For various reasons ranging from predictability to career progression, more and more lawyers are shifting from firm to in-house positions. In fact, 44% of attorneys that left their previous roles moved to an in-house position, according to a Bloomberg study — and now they’re finding that their roles, responsibilities, and expectations are vastly different and require more than just their legal knowledge.
Whether you’re creating a new team from the ground up, or are taking over a department, management can be challenging. Here are four management tips to keep in mind if you recently shifted to an in-house role:
1. Change is Inevitable
Whether it’s onboarding a new colleague, switching to a fully remote workplace, or implementing a new software, one thing remains consistent: change. Even for leadership teams, change is often beyond control —but how you react to said changes will determine whether the change becomes a catalyst for growth and innovation or becomes another obstacle.
Being adaptable is crucial to remain competitive, especially when large-scale changes occur. When you're navigating uncertainty and making difficult decisions, continue to focus on the long-term goals of your organization and align your decisions with the future roadmap.
Much like change, risk is also unavoidable — but you can minimize risk by educating yourself and your team on relevant current events, emerging laws, and your competitors’ initiatives. Plus, if you implement the right workflows and technology early on, you'll be able to respond better to changes and be more efficient in the process.
2. Share the Load
Legal departments already have a finite amount of resources, and with the increase in workload and expectations, it’s not getting any easier.
According to a 2022 Gartner study, 92% of general counsel find themselves spending less time on strategic matters than they would like, and 25% state that they spend time on work that could be completed by someone else. The lesson? Trying to do it all on your own dramatically slows down processes and makes you less productive.
Whether you're a team of one or a team of 500, it's important to instill workflows with your colleagues that allow you to prioritize your tasks and prevent overwhelm when something new gets added to your plate. If possible, delegate the less risky, high-volume tasks such as NDAs and MSAs to other team members so you can focus on other priorities.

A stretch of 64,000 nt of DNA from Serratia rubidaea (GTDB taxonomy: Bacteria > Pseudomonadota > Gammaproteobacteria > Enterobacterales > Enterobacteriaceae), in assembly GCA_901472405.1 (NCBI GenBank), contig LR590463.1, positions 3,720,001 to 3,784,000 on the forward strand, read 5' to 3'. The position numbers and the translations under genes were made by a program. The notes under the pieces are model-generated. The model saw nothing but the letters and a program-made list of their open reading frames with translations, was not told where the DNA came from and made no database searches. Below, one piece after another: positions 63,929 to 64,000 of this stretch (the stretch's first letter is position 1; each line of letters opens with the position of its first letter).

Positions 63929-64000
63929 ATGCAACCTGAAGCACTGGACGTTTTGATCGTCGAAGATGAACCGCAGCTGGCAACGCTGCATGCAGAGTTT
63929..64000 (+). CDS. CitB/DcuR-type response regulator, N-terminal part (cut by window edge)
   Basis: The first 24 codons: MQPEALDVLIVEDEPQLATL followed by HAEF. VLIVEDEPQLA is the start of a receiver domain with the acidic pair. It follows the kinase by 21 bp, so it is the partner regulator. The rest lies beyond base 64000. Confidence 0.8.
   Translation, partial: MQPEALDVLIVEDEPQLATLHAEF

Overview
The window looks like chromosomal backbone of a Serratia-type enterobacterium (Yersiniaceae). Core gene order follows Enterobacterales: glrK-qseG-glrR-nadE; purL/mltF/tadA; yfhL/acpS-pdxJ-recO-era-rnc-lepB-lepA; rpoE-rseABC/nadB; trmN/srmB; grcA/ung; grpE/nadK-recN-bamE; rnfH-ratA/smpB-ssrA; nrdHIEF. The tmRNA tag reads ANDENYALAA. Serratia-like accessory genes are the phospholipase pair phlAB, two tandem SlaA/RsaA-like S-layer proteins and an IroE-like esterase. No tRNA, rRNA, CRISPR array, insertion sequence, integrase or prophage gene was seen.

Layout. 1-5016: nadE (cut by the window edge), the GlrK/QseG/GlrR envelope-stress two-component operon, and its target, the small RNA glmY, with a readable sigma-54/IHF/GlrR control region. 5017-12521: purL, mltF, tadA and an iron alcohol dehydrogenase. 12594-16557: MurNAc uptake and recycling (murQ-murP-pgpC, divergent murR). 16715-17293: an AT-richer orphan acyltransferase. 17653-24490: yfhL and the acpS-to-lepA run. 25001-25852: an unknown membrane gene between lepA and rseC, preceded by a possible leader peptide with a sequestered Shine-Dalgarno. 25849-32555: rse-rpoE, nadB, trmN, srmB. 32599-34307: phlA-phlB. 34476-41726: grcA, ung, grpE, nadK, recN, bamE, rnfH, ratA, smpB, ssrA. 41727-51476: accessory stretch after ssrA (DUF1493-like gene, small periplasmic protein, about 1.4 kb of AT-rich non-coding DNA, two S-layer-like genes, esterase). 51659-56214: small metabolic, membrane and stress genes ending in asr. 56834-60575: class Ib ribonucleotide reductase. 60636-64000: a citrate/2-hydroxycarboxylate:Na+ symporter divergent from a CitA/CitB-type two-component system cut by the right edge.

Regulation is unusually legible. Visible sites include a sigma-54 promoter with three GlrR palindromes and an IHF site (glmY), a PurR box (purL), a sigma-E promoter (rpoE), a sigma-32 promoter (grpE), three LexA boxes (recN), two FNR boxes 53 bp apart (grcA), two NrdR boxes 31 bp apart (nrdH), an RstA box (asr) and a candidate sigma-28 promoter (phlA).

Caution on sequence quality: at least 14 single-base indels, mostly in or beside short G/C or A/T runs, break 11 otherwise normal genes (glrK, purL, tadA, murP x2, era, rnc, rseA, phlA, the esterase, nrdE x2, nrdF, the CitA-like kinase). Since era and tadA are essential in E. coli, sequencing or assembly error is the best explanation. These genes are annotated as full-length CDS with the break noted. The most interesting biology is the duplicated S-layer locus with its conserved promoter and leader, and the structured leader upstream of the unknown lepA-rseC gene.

When implementing these workflows and setting up your department, dedicate some time to creating standardized templates and a central location for frequently used resources and knowledge. Setting your team up for success early on will result in faster turnaround times and fewer questions in the future, and ultimately, empower your team to tackle certain tasks without the need for your direct input.
If adding to your team isn’t an option, explore other technology solutions or take a step back and assess how you’re using and optimizing all of your existing tools. Many mundane tasks can, and should, be automated using tools that your organization already has, such as scheduling meetings, time tracking, and creating documents. By automating these tasks, you’ll be able to spend more time doing impactful work.
3. Listen & Trust
Building strong relationships takes both time and effort, but boosts productivity in the long run. Provide your team with structure and guidance, but also give them the freedom to excel. You, as a manager, must trust that the people on your team will do their assigned tasks, and your colleagues should feel empowered by you to speak freely and make individual, yet informed, decisions.
Communication is a two-way street and requires just as much listening as it does talking. So, listen to your employees and colleagues — being accessible and open with your colleagues is extremely important as you begin building the framework for a successful team.
Schedule regular one-on-one meetings with your team members. Leave these meetings open to discuss anything that’s on their minds and encourage them to contribute ideas, provide feedback, or discuss items that they haven’t had other time to discuss.
Having consistent check-ins not only opens the door for collaboration and resolving conflicts before they escalate, but also makes team members feel more valued, involved, and engaged.
4. Your Team's Success is Your Success
As a manager, your team's performance depends on your ability to lead them in the right direction. Set well-defined goals that align everyone and everything within your department; reassess priorities frequently, and keep improving your relationships to help your team reach their full potential.
Depending on the size of your team, you may not have eyes on every task or initiative in your department. Meeting with your team frequently (or referencing other software) and setting up trackable objectives will keep performance on track without adding too much to your workload.
As a manager, you’re also responsible for boosting morale, confidence, and motivation. One of the best ways to do this is by recognizing your team’s successes — big and small. Provide timely, positive feedback on a regular basis to show your team that their efforts truly matter and are making a difference, especially if you’re working in a remote environment.
And remember, no one is perfect. Your team will have varying levels of knowledge across certain areas, so encourage your team to ask questions and have a predetermined time set up where they can freely do this. Share your knowledge with your team and guide them to the correct answers and processes so that they can continue to excel and hit performance goals.
Check out our blog for more information on contract management and how an AI-based CLM solution can help.